Kurdish rebels of the PKK should move out of Iraqi Kurdistan to prevent Turkish air strikes against them from causing civilian casualties, the region’s leadership said on Saturday.
“The PKK (Kurdistan Workers' Party) must keep the battlefield away from the Kurdistan region in order for civilians not to become victims of this war,” the office of the region's president Massud Barzani said in a statement.
He also condemned Turkey’s bombardment of Zargala village which he said had left a number of civilians dead a day earlier, and called for all sides to return to the peace process.
“We condemn this bombardment that led to the martyrdom of people from the Kurdistan region and call on Turkey not to bombard civilians again,” he said.
Turkey has repeatedly attacked PKK camps in northern Iraq in the past week in what it says is a response to a series of targeted killings of police officers and soldiers that it has blamed on the Kurdish militant group.
However, the strikes were the first since a peace process with the Kurds was launched in 2012.
Turkey probes claims
Sedar Sitar, an Iraq-based PKK activist, told The Associated Press that Turkish strikes destroyed at least six homes in the town of Zargel early Saturday, killing at least eight civilians and wounding 12.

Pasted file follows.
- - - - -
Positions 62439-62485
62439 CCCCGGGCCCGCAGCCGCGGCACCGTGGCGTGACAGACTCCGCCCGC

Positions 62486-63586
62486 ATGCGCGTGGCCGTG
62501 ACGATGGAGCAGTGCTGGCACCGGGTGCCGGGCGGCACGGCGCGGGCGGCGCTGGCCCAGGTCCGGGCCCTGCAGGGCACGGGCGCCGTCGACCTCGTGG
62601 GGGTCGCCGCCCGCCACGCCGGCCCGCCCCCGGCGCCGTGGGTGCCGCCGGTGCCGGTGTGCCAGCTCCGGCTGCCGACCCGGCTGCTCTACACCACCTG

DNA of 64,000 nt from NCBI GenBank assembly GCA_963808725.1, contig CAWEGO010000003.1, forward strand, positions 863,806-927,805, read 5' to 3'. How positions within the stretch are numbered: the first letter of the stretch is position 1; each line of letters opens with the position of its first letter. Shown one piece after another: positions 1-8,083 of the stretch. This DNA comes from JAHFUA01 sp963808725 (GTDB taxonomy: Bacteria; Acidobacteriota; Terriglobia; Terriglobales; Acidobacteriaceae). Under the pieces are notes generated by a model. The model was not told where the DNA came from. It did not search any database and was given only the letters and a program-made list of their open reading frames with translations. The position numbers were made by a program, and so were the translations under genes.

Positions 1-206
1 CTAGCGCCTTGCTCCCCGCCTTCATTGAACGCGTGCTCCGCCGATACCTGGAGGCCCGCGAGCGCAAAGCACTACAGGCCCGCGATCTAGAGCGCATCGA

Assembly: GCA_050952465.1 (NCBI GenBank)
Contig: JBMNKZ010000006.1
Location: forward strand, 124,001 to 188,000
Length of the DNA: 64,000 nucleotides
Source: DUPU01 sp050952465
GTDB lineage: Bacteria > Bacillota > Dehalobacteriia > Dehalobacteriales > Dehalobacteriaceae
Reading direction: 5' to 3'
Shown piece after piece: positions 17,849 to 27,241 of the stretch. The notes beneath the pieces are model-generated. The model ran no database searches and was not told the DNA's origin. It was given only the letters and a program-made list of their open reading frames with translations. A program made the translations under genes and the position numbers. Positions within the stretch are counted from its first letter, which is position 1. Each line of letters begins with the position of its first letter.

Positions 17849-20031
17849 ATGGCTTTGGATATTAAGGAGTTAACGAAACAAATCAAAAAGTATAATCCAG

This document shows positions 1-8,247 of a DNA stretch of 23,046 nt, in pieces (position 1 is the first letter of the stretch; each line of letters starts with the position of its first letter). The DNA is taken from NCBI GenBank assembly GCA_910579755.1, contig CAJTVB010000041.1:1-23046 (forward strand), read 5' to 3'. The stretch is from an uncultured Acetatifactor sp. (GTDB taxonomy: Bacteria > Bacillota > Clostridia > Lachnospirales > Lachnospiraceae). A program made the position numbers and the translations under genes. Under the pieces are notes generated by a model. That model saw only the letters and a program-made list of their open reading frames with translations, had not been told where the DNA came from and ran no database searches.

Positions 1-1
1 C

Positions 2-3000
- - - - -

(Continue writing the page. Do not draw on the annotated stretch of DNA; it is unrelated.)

Turkey on Saturday said it has opened an investigation into claims that several civilians were killed in an airstrike against PKK militants in northern Iraq.
“An investigation has been initiated into the allegations,” the Turkish foreign ministry said in a statement, adding that the reports had been received “with sorrow.”
“All the allegations that have been brought forward will be investigated fully,” it added, saying a joint study would be conducted with the regional authorities in Iraqi Kurdistan.
On Friday, the Kurdish regional government accused the PKK of attacking an oil pipeline in northern Iraq. The Kurdish government had been selling oil directly to Turkey in a move that sparked tensions between the regional government in Irbil and the federal government in Baghdad. Those sales were stopped as part of a deal with Baghdad earlier this year, though the Kurdish government has threatened to resume sales to the international market in recent weeks.
Tensions between Barzani’s Kurdish Democratic Party and the PKK of Abdullah Ocalan in Turkey date back decades.
The two groups were opponents in a 1990s civil war, which ended in an accord that allowed PKK fighters to remain in Iraqi Kurdish territory. The U.S. State Department regards the PKK as a terrorist organization because of its history of violence in Turkey.
(With agencies)SHOW MORE